- A copy (or copies) of your official academic transcript(s), showing full details of subjects studied and grades/marks obtained
- Official English translations of the certificate(s) and transcript(s)
- Two supporting reference letters on headed paper
- Evidence of your English Language ability (if your first language is not English)
- Any additional documents required for this programme (see Entry requirements for this programme)
- A copy of the photo page of your passport (Non-EU students only)
If you do not have all of these documents at the time of submitting your application then it is still possible to make an application and provide any further documents at a later date, as long as you include a full current transcript (and an English translation if required) with your application. See the ‘Your References, Transcripts and English Qualification’ sections of our Frequently Asked Questions for more information.
Do my supporting documents need to be submitted online?
Yes, where possible, please upload the supporting documents with your application.
How do I provide my references?
You must either upload the required references to your online application or ask your referees to send the references to the University as we do not contact referees directly. There is two main ways that you can provide references: you can either upload references on headed paper when you are making an application using the Online Application (or through Applicant Self-Service after you have submitted your application) or you can ask your referee to email the reference directly to firstname.lastname@example.org. See the 'Your References, Transcripts and English Qualifications' section of the Frequently Asked Questions for more information.
What if I am unable to submit all of my supporting documents online?
If you cannot upload an electronic copy of a document and need to send it in by post, please attach a cover sheet to it that includes your name, the programme you are applying for, and your application reference number.
You may send them to:
Recruitment & International Office
71 Southpark Avenue
Fax: +44 141 330 4045
Can I email my supporting documents?
No. We cannot accept email submissions of your supporting documents.
What entry requirements should I have met before applying? Where can I find them?
You should check that you have met (or are likely to have met prior to the start of the programme) the individual entry requirements for the degree programme you are applying for. This information can be found on the ‘entry requirements’ tab on each individual programme page, such as the one you are viewing now.
What English Language requirements should I have met before applying? Where can I find them?
If you are an international student, you should also check that you have met the English Language requirements specific to the programme you are applying for. These can also be found on the ‘entry requirements’ tab for each specific programme.
Please see the Frequently Asked Questions for more information on applying to a postgraduate taught programme.
Guidance notes for using the online application
These notes are intended to help you complete the online application form accurately, they are also available within the help section of the online application form. If you experience any difficulties accessing the online application then you should visit the Application Troubleshooting/FAQs page.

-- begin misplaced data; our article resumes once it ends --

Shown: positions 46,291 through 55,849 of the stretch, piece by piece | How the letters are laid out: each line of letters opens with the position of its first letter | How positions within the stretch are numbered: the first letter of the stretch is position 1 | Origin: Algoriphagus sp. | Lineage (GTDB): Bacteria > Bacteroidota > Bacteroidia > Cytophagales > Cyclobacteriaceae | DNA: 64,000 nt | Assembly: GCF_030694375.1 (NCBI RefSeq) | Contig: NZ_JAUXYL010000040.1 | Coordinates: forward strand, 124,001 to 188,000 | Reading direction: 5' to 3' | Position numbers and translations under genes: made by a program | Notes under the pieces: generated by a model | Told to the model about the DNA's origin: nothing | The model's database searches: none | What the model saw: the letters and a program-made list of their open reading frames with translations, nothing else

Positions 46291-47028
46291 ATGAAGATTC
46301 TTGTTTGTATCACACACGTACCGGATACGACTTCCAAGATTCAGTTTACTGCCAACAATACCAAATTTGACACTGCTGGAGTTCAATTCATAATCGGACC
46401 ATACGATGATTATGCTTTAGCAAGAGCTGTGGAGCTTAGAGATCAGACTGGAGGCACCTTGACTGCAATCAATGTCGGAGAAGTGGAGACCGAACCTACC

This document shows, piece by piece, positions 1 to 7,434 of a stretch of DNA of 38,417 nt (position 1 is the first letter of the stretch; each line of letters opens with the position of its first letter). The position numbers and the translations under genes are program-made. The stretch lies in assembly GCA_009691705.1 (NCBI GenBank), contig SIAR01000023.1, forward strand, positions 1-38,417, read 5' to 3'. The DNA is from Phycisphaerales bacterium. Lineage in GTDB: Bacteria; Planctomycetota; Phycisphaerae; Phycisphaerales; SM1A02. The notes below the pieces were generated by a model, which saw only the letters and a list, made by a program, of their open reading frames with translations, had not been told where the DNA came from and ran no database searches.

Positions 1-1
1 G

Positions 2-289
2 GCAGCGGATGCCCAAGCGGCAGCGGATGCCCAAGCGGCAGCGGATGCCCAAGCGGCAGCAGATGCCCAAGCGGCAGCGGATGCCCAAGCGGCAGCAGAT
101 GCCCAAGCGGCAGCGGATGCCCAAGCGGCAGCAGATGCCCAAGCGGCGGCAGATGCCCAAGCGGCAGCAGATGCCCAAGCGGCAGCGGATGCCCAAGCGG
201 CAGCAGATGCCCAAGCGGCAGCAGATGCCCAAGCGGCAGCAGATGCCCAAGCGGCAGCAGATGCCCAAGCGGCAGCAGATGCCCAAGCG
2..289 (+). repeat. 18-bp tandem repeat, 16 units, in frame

- Name and Date of birth: must appear exactly as they do on your passport. Please take time to check the spelling and lay-out.
- Contact Details: Correspondence address. All contact relevant to your application will be sent to this address including the offer letter(s). If your address changes, please contact us as soon as possible.
- Choice of course: Please select carefully the course you want to study. As your application will be sent to the admissions committee for each course you select it is important to consider at this stage why you are interested in the course and that it is reflected in your application.
- Proposed date of entry: Please state your preferred start date including the month and the year. Taught masters degrees tend to begin in September. Research degrees may start in any month.
- Education and Qualifications: Please complete this section as fully as possible indicating any relevant Higher Education qualifications starting with the most recent. Complete the name of the Institution (s) as it appears on the degree certificate or transcript.
- English Language Proficiency: Please state the date of any English language test taken (or to be taken) and the award date (or expected award date if known).
- Employment and Experience: Please complete this section as fully as possible with all employments relevant to your course. Additional details may be attached in your personal statement/proposal where appropriate.
- References: Please provide the names and contact details of two academic references. Where applicable one of these references may be from your current employer. References should be completed on letter headed paper and uploaded on to your application.
Standard application deadlines
- International applications (non-EU) 24 July 2015
- UK and EU applications 28 August 2015
(with the exception of those programmes offering SFC funded places)
Classes start September 2015 for most programmes and you may be expected to attend induction sessions the week before.